After using the same crumbling water treatment facility since 1958, as of late summer Roxborough had started work on a new $32 million facility, half of which will be covered by Sterling Ranch, said Moore. The new water treatment plant will be finished in roughly two years, and be one of the first in the state to use ultraviolet technology for its primary form of water treatment, instead of relying on chemicals, Moore added.
But the Douglas County commissioners also took a bold step to help fund some of the much-needed changes in the region, said Murrell. It will cost $15 million to plug Plum Valley Heights in Roxborough’s system, $5 million of which was paid for with county money. The money will be eventually paid back in tap fees, said Murrell. Pitching in the money was a “no-brainer” for the commissioners said Repella, who added that a lack of water could have had a ripple effect on the rest of the county’s land value.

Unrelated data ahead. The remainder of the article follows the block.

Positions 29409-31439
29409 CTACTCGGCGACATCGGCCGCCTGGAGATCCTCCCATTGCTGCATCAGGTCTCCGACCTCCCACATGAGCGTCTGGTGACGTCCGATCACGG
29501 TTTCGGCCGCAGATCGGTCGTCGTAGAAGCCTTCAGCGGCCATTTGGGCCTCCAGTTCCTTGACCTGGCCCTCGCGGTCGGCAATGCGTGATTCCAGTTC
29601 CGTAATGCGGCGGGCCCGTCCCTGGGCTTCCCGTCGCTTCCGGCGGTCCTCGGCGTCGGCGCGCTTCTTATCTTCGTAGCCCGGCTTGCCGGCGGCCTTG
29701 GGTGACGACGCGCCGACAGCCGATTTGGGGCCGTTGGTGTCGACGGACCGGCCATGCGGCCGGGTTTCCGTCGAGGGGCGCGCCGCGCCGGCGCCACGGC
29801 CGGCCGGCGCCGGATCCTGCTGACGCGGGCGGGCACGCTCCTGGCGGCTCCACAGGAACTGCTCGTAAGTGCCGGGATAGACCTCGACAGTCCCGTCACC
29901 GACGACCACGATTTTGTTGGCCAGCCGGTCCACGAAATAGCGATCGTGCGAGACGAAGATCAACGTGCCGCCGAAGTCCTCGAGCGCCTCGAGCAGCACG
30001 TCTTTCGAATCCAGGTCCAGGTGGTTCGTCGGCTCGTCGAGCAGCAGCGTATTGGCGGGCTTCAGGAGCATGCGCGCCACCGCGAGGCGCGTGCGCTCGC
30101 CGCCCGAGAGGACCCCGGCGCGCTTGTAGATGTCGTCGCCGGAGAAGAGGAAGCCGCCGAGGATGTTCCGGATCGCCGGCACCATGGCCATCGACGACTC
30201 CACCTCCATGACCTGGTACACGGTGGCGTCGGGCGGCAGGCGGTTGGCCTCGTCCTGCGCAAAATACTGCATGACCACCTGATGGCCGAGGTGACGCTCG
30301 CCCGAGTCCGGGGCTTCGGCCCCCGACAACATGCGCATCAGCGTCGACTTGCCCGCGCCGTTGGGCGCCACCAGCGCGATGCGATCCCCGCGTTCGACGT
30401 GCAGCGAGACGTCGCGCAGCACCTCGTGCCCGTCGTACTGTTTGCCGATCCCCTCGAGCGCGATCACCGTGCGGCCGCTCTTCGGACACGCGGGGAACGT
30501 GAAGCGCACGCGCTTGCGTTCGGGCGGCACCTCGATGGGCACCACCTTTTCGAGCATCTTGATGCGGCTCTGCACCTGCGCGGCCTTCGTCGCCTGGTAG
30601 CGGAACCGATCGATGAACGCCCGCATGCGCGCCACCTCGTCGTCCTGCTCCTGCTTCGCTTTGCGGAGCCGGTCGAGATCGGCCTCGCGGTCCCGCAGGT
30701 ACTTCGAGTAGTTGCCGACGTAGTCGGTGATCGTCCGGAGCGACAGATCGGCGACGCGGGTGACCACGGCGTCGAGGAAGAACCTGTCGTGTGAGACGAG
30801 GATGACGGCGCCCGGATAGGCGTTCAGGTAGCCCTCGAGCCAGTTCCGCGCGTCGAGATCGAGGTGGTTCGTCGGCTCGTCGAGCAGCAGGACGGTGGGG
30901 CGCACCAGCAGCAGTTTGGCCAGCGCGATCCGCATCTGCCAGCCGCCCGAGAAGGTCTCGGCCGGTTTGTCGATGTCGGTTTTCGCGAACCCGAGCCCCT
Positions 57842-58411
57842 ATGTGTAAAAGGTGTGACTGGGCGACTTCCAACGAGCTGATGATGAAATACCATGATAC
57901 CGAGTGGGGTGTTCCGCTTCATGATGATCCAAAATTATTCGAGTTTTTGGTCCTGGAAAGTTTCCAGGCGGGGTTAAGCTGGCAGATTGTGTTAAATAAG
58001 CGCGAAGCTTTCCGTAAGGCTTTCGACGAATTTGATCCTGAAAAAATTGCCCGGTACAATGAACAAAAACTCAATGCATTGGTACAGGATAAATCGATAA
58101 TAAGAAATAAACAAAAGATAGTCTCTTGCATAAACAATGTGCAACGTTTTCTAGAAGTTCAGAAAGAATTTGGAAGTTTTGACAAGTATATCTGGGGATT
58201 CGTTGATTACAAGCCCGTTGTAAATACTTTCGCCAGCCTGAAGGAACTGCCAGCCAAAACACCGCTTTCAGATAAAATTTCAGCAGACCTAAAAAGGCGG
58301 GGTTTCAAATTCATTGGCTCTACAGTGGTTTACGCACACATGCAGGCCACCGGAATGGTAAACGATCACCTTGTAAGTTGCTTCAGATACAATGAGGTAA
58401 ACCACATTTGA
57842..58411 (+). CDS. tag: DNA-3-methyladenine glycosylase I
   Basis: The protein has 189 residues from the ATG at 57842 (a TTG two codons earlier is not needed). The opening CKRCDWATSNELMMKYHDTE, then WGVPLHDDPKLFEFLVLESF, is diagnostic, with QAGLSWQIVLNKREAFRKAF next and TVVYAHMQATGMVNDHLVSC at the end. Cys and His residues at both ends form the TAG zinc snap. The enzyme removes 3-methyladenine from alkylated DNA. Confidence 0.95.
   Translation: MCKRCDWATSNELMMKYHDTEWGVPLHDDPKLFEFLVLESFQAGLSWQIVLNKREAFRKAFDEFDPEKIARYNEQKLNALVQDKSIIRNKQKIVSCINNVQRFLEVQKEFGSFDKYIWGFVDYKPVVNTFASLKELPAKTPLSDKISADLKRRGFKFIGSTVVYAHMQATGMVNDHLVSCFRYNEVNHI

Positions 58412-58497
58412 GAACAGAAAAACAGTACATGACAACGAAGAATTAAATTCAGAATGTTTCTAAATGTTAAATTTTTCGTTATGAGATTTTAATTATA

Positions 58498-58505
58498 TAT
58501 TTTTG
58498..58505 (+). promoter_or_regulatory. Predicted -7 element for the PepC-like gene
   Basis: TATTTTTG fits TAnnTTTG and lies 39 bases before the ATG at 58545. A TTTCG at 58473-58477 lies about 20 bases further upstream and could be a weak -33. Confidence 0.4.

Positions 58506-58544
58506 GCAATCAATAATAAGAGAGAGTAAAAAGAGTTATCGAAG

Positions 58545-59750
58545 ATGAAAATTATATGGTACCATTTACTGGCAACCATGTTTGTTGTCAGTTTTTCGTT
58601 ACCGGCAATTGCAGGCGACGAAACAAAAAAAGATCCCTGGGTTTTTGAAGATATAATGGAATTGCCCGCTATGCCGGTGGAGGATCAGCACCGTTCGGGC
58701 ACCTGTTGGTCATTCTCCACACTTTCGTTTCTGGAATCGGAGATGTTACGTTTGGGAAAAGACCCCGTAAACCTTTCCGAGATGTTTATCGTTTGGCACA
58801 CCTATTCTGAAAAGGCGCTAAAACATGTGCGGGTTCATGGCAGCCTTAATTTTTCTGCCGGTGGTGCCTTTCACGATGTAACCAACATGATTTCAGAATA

This year, the county has focused on participating in a multi-million dollar project known as the Water, Infrastructure and Supply Efficiency partnership, which links the Denver metro areas to system of recycled and unused water. If all goes as planned, the project will bring more water to communities like Douglas County, as it works to abandon its reliance on groundwater.
“We had a new realization that the county has a responsibility to be proactive to make sure that residents are moving in the right direction,” said Repella. “To take a step back and brush your hands and say, ‘Okay everybody, you are on your own now,’ that’s not responsible.”